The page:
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InfoQ Homepage News In a World of Web Framework Choices, Some Developers Still Build Their Own

In a World of Web Framework Choices, Some Developers Still Build Their Own

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Neal Ford, frequent speaker at the No Fluff, Just Stuff conferences, recently wrote about The Craptaculous Web Framework, sharing the findings of Jay's polls taken at these conferences related to which web frameworks people are using:

Generally, Struts still rules the numbers (although, recently, he's been asking how many people would use Struts on a new project and the numbers plummet). He rattles off the litany of web frameworks (there are dozens in the Java world, after all). And, on the panels I'm on, I pipe in by asking people how many are using their own, home grown "Craptaculous" framework. Interestingly enough, there are always hands. And the home grown Craptaculous framework generally beats out some well known rivals, like JSF (thank heavens) and Tapestry (what a shame).

In Neal's opinion this demonstrates the confusion in the Java world about web frameworks. He argues that if people only had 3 choices, they could go and compare them while, when presented with 10 or 20 alternatives, paralysis sets in and they end up using Struts or creating another version of their home-grown framework. He views this situation analogous to the classic example of the store selling jam presented in the book "Paradox of Choice: Why More Is Less":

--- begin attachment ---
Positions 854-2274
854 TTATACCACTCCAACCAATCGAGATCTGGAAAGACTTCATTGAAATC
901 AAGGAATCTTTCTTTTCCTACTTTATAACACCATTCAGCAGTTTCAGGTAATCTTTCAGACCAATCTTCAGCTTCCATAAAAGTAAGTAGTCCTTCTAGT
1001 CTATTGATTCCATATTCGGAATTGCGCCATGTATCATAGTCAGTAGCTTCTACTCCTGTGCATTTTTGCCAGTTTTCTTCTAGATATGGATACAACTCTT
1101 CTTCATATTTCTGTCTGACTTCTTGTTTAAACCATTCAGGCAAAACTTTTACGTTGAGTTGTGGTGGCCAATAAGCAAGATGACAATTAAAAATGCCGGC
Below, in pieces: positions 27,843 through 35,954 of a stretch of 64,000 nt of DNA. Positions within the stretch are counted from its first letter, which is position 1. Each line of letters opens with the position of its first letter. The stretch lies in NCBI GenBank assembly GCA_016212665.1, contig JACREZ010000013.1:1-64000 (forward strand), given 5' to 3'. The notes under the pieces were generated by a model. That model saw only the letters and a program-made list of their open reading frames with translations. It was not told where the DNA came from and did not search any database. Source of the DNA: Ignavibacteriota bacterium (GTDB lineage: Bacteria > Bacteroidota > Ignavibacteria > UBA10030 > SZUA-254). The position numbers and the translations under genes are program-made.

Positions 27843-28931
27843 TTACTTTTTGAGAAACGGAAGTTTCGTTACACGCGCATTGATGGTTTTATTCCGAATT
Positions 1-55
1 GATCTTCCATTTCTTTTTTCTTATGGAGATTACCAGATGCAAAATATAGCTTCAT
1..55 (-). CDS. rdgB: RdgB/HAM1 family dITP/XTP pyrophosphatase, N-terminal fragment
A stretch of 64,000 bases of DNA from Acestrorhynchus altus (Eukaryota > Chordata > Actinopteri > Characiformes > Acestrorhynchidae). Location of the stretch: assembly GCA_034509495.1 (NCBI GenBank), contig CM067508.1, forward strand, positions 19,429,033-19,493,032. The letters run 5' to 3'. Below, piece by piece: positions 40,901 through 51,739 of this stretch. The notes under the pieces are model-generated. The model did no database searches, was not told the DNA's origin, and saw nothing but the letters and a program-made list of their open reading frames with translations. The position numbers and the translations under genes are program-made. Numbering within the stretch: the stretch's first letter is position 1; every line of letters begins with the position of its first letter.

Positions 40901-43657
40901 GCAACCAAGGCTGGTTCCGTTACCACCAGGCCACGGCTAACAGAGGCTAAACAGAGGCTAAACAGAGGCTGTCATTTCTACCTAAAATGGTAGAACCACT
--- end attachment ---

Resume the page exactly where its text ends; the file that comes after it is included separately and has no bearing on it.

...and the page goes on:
A little boutique store started presenting jam samples to entice customers. When they put out 3 different flavors, customers sampled them and the sales of jam soared. More must be better, right? So they put out 10 difference flavors...and the sales plummeted. When presented with too many choices, people's decision making ability shuts down.

Neal adds that in the case of Groovy, Grails as the main web framework choice will help drive the adoption of the language. As it runs on the JVM, he even believes that Grails "may be salvation from the home-grown Craptaculous framework that Java developers are still using". Other commenters on the blog were of opinion that more fragmentation exists even in some of these markets. In the Python world, the number of frameworks decreased from 20 to 4 and none of them stands out while in .NET other choices are Monorail and the anticipated ASP.NET MVC, recently covered by Jonathan Allen on

Even when choices are overwhelming and people prefer, at times, to build their own solutions, the proliferation of web frameworks in other languages proves that maybe choice is good, as Charlie Collins argued:

When buying jam, yes, I want to make a 5 second decision and not have "too many choices." When choosing a spouse, buying a house, or making any kind of long term or expensive commitment like selecting a framework I will be using for the next few years, I don't want less choice, I WANT MORE.

Charlie explains why he believes there are multiple Java web frameworks:

The quintessential argument with Java is the plethora of web frameworks. But, and here's the rub, that's a complicated space with a lot of people working to solve the complicated problem in different ways (and much of the problem not being their fault, but rather the way HTTP works). If you are going to select a framework to help there, do yourself a favor and spend 30 minutes, not 5 seconds, or better yet a week, deciding what your requirements are and ACTUALLY LOOKING INTO THE DETAILS OF THE FRAMEWORKS TO MAKE AN INFORMED DECISION ABOUT WHAT BEST MEETS YOUR NEEDS.

Talented people looking at things in new ways, and solving problems differently, reflects on how open and healthy the Java space is in my mind, rather than the opposite.

What is your opinion? Is the larger amount of Java web frameworks choices helpful or not?

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